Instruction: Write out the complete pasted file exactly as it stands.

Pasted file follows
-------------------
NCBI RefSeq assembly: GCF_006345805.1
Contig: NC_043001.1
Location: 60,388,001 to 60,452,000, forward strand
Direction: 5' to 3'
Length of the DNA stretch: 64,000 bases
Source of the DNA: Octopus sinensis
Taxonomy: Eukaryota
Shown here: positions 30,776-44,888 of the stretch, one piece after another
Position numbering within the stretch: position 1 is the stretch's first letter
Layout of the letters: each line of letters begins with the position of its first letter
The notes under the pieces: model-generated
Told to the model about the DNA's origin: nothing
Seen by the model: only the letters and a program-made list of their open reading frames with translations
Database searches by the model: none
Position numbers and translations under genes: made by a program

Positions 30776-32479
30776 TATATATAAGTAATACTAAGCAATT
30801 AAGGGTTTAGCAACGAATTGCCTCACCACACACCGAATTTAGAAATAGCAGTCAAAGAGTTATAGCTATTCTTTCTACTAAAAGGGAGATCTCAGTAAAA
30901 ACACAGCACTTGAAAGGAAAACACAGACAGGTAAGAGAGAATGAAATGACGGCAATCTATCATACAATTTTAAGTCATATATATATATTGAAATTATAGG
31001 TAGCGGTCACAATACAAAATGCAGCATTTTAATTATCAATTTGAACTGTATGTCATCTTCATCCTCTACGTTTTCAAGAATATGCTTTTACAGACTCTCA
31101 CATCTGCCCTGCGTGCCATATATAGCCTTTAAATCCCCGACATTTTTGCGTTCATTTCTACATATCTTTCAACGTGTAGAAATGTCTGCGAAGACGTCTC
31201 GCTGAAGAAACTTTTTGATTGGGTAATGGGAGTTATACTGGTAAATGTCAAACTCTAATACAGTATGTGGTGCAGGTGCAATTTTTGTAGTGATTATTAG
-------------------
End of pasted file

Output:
NCBI RefSeq assembly: GCF_006345805.1
Contig: NC_043001.1
Location: 60,388,001 to 60,452,000, forward strand
Direction: 5' to 3'
Length of the DNA stretch: 64,000 bases
Source of the DNA: Octopus sinensis
Taxonomy: Eukaryota
Shown here: positions 30,776-44,888 of the stretch, one piece after another
Position numbering within the stretch: position 1 is the stretch's first letter
Layout of the letters: each line of letters begins with the position of its first letter
The notes under the pieces: model-generated
Told to the model about the DNA's origin: nothing
Seen by the model: only the letters and a program-made list of their open reading frames with translations
Database searches by the model: none
Position numbers and translations under genes: made by a program

Positions 30776-32479
30776 TATATATAAGTAATACTAAGCAATT
30801 AAGGGTTTAGCAACGAATTGCCTCACCACACACCGAATTTAGAAATAGCAGTCAAAGAGTTATAGCTATTCTTTCTACTAAAAGGGAGATCTCAGTAAAA
30901 ACACAGCACTTGAAAGGAAAACACAGACAGGTAAGAGAGAATGAAATGACGGCAATCTATCATACAATTTTAAGTCATATATATATATTGAAATTATAGG
31001 TAGCGGTCACAATACAAAATGCAGCATTTTAATTATCAATTTGAACTGTATGTCATCTTCATCCTCTACGTTTTCAAGAATATGCTTTTACAGACTCTCA
31101 CATCTGCCCTGCGTGCCATATATAGCCTTTAAATCCCCGACATTTTTGCGTTCATTTCTACATATCTTTCAACGTGTAGAAATGTCTGCGAAGACGTCTC
31201 GCTGAAGAAACTTTTTGATTGGGTAATGGGAGTTATACTGGTAAATGTCAAACTCTAATACAGTATGTGGTGCAGGTGCAATTTTTGTAGTGATTATTAG